Our politicians are in the process of wasting tax dollars on ineffective and misguided efforts to resolve the opioid crisis. These funds will likely be spent by many of the people responsible for the crisis.

The problem is that politicians focus on demonizing medications instead of addressing human behaviors, which are the real underlying cause.

Suing drug manufacturers over presumed "failure to warn" will not result in any benefit to persons harmed by this crisis. More severe restrictions on opioid access and reducing production of opioids has a negative impact on patients who might benefit from these medications. These well-meaning actions also increase profits for criminals who will provide illegally sourced opioids to meet market demand.

The government's failure to understand the causes of this crisis is indicated by the metrics they use to measure their success. Tracking number of opioid doses manufactured or number of prescriptions written provides little useful information. These metrics are analogous to the police department touting anti-DWI success by noting a decrease in the number of gallons of gasoline sold.

A more informative metric would be the number of patients who take opioids, with long-term use and short-term use tracked separately. This metric could then be compared to the number of patients who experience an opioid misadventure. I have not been successful in finding a reliable source for this data.

To properly address the opioid crisis, we must focus on the human vectors that are driving this epidemic. While a small percentage of opioid abusers will always be motivated by their desire to get "high," a large percentage of opioid abusers began as mistreated chronic pain patients, progressing to become pseudo-abusers, and finally ending up as true abusers.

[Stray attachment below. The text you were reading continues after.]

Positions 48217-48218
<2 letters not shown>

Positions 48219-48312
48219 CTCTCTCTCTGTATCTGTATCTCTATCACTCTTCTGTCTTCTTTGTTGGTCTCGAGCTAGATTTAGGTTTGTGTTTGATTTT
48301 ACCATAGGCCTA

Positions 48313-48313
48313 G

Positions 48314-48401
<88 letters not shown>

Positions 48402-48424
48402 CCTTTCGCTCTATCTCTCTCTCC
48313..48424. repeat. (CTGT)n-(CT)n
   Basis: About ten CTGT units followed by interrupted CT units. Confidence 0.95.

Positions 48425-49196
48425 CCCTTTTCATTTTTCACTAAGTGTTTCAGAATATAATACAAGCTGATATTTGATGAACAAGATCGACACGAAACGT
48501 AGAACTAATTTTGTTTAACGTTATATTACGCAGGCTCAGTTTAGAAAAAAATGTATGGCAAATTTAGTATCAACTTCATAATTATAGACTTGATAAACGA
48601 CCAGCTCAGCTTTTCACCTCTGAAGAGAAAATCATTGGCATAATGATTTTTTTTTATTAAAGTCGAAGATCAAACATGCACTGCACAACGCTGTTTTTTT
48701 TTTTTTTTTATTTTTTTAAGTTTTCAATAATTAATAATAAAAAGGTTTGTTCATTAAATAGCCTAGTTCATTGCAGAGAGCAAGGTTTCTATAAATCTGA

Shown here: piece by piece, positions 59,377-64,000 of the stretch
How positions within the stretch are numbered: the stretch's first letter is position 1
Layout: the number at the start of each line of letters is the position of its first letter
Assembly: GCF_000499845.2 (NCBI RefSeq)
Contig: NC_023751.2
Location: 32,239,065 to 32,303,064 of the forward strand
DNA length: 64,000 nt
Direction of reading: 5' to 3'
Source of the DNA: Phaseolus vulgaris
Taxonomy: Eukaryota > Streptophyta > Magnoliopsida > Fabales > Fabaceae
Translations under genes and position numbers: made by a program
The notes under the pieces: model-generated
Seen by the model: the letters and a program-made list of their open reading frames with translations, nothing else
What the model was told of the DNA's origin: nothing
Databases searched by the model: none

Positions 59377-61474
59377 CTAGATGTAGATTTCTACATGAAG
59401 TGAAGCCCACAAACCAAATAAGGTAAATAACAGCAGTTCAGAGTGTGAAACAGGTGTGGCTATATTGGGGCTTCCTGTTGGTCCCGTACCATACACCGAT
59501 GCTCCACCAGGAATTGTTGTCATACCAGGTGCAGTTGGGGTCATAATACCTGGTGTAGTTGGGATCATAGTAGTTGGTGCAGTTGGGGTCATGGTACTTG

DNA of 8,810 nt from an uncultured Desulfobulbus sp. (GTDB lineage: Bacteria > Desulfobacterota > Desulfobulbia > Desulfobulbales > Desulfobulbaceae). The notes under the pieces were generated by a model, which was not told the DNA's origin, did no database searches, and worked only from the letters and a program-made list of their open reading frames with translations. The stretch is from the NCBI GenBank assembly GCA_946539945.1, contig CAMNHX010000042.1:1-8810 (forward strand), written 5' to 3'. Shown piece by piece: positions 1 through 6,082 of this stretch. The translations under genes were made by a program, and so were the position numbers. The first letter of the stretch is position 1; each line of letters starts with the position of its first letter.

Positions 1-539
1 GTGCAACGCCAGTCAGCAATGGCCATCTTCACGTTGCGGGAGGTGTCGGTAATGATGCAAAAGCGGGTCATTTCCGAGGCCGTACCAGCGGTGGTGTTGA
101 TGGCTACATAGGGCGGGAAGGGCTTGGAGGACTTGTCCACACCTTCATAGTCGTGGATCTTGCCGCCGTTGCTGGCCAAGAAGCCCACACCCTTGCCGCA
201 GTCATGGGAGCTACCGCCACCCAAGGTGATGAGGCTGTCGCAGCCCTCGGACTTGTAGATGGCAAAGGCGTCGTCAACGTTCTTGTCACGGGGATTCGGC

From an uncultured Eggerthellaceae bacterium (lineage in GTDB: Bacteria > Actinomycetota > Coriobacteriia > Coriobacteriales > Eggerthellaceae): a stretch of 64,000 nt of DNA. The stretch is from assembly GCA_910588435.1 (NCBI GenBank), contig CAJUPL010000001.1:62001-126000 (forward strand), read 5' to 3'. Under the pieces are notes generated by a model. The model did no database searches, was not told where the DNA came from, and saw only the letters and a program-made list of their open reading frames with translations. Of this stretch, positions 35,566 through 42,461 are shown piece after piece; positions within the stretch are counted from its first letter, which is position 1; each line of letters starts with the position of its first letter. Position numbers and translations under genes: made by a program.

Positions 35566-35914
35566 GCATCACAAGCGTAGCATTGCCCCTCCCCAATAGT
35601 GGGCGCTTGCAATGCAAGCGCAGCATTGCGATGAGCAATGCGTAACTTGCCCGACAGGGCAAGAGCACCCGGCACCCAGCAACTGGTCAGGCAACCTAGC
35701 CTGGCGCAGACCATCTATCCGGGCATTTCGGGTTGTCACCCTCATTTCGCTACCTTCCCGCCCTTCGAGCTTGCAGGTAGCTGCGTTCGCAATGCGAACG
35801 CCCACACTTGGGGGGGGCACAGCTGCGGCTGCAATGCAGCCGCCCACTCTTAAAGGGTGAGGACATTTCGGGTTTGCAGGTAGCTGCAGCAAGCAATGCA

Pseudo-abusers and true abusers exhibit the same behaviors of lying, stealing and use of multiple providers in order to obtain opiates. The difference between the two is that pseudo-abusers are the product of failed treatment, while true abusers are the product of their own appetites.

We can minimize the pseudo-abuser component of this crisis by providing proper therapy to chronic pain patients. This requires performing an initial hour consult/education session with the patient.

Most prescribers can't devote an hour to a single patient. However, pharmacists who have been properly trained and given a mechanism to bill for this service could make a valuable contribution in this regard. They could also provide the necessary follow-up. I have a program in development that will provide this training.

If we continue to treat chronic pain patients with short-acting opioids and do not properly educate the patient prior to start of therapy, we will fail in our attempts to resolve the opioid crisis. Patient education, setting realistic Wong-Baker Faces pain score goals and making sure the patient understands the important role that mood and stress reduction provide in controlling chronic pain will provide a mechanism to have a positive impact on resolving the opioid crisis.